I think we finally agree on something. Although no one attemped to prove to me that air exists in the manner that I asked for, my point for asking the question was to get everyone to finally admit that you don't necessarily have to be able to see and define something scientifically to know that it exists as a fact. Thank you for clearing that up and proving my original point. I'm sure you are going to claim that the 2 are not comparable, so I'll take it one step further and ask this question. Does your conscience exist? Can you prove that one to me scientifically? Every normal person is aware of his or her conscience which makes them aware of their existence, but IT CANNOT BE PROVEN to exist scientifically!
Just because Jefferson made the point to question everything, doesn't mean that he didn't come to the conclusion that God existed. He refers to God, and the Creator everywhere in his writings. He constantly refers to moral truth (the foundation for the Constitution), as coming from God. One of the hundreds of quotes by Jefferson once again refering to the Creator as the source who endowed us all with the understanding of moral truth (law): "He who made us would have been a pitiful bungler, if he had made the rules of our moral conduct a matter of science, For one man of science, there are thousands who are not. What would have become of them? Man was destined for society. His morality, therefore, was to be formed to this object. He was endowed with the sense of right and wrong merely relative to this. This sense is as much a part of his nature, as the sense of hearing, seeing, feeling; it is the true foundation of morality... The moral sense, or conscience, is as much a part of man as his leg or arm. It is given to all human beings in a stronger or weaker degree, as force of members is given them in a greater or less degree. It may be strengthened by exercise, as may any particular limb of the body. This sense is submitted indeed in some degree to the guidance of reason; but it is a small stock which is required for this: even a less one than what we call Common sense. State a moral case to the ploughman and the professor. The former will decide it as well, and often better than the latter, because he has not been led astray by artificial rules." - Thomas Jefferson to Peter Carr, 1787.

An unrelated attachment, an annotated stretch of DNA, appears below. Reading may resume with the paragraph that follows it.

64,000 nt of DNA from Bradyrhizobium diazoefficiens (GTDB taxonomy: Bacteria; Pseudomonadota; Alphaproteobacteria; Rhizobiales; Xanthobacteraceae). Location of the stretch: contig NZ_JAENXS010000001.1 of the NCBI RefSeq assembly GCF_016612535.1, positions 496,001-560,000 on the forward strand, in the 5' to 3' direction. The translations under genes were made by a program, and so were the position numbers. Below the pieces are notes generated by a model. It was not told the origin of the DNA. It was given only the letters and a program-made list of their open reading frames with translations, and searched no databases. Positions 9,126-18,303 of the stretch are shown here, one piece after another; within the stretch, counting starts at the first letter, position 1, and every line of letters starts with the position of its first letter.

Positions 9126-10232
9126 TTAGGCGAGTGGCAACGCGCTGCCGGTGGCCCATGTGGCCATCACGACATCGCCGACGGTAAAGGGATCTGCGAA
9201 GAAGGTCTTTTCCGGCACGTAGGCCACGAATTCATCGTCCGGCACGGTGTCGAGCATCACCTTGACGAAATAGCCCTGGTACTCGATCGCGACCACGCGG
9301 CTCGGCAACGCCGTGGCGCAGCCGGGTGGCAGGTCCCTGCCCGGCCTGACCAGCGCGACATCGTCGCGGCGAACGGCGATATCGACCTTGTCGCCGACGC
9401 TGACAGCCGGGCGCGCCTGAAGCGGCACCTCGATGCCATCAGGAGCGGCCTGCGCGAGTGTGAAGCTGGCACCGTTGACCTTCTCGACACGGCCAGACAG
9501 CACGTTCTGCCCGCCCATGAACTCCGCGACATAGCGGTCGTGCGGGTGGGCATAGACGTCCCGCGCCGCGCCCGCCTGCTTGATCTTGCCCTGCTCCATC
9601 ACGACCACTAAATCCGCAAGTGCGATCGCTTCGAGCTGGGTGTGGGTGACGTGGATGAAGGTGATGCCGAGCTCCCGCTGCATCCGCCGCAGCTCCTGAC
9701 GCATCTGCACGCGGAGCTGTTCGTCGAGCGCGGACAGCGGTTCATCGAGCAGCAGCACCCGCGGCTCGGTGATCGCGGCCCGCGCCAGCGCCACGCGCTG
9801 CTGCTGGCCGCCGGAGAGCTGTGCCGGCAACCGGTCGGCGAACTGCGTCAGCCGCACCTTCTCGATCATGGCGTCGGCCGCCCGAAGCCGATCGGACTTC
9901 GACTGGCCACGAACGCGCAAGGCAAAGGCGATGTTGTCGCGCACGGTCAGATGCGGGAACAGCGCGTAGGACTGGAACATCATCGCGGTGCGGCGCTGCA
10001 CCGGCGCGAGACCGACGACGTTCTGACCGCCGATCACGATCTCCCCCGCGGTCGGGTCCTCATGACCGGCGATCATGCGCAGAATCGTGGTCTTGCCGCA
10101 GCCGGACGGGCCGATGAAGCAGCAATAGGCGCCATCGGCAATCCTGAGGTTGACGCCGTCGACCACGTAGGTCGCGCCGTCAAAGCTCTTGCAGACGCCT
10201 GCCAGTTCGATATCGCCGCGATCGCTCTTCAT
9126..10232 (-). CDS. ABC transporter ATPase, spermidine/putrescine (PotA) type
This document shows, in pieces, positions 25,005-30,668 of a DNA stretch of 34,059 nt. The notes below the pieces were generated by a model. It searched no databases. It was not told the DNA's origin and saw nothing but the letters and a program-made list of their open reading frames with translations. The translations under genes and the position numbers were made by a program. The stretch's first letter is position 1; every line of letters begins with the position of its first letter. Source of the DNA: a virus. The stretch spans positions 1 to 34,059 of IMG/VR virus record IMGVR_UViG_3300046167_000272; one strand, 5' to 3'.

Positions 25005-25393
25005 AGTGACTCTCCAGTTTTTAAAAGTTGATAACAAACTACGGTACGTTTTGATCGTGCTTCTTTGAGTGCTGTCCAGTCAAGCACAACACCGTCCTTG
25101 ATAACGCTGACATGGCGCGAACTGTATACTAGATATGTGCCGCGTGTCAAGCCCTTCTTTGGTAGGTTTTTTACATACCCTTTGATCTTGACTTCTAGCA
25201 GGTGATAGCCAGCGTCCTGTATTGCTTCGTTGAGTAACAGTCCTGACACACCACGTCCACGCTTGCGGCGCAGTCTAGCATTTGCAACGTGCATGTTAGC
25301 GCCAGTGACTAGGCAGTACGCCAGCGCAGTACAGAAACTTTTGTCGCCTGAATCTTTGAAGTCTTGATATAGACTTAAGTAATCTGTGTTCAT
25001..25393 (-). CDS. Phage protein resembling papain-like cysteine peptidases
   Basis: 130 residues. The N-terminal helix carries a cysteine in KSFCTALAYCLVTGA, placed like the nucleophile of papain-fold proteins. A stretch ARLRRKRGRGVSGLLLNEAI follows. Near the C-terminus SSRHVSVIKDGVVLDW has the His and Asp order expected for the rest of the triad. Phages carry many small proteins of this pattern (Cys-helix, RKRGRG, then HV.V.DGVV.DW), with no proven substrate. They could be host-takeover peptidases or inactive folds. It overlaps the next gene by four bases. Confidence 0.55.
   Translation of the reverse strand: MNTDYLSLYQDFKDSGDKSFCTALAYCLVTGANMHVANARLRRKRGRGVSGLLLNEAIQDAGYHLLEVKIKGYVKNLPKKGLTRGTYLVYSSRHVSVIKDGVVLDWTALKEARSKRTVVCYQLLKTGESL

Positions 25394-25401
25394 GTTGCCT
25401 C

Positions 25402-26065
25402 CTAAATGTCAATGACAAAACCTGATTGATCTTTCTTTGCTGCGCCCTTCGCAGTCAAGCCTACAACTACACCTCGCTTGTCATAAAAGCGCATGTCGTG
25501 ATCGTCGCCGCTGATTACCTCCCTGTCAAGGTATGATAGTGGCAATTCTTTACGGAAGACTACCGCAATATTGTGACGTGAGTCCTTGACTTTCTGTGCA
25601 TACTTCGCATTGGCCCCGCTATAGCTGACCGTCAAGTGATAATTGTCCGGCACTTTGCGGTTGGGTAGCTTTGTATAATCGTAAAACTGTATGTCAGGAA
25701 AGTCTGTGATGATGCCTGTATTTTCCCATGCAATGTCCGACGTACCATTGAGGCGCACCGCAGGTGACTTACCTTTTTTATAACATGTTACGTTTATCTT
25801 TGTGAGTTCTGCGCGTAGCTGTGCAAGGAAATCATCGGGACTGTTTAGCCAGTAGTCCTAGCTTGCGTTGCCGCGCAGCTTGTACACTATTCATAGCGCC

How about this one: "How necessary was the care of the Creator in making the moral principle so much a part of our Constitution as that no errors of reasoning or of speculation might lead us astray from its observance in practice." -Thomas Jefferson to Thomas Law, 1814.
And for all those who are so sure that Jefferson did not lean towards the Christian theology why was he always quoting phrases from the Bible? Who do you think he was refering to when he made this statement? "Our Savior... has taught us to judge the tree by its fruit, and to leave motives to Him who can alone see into them." - Thomas Jefferson to Martin Van Buren, 1824. Hmm?
Can we now be honest and agree that one need not have scientific proof to know for a fact that something is true? Can we at least admit that just because God may choose not to reveal Himself in a visual sense, doesn't mean He cannot make Himself known in another sense.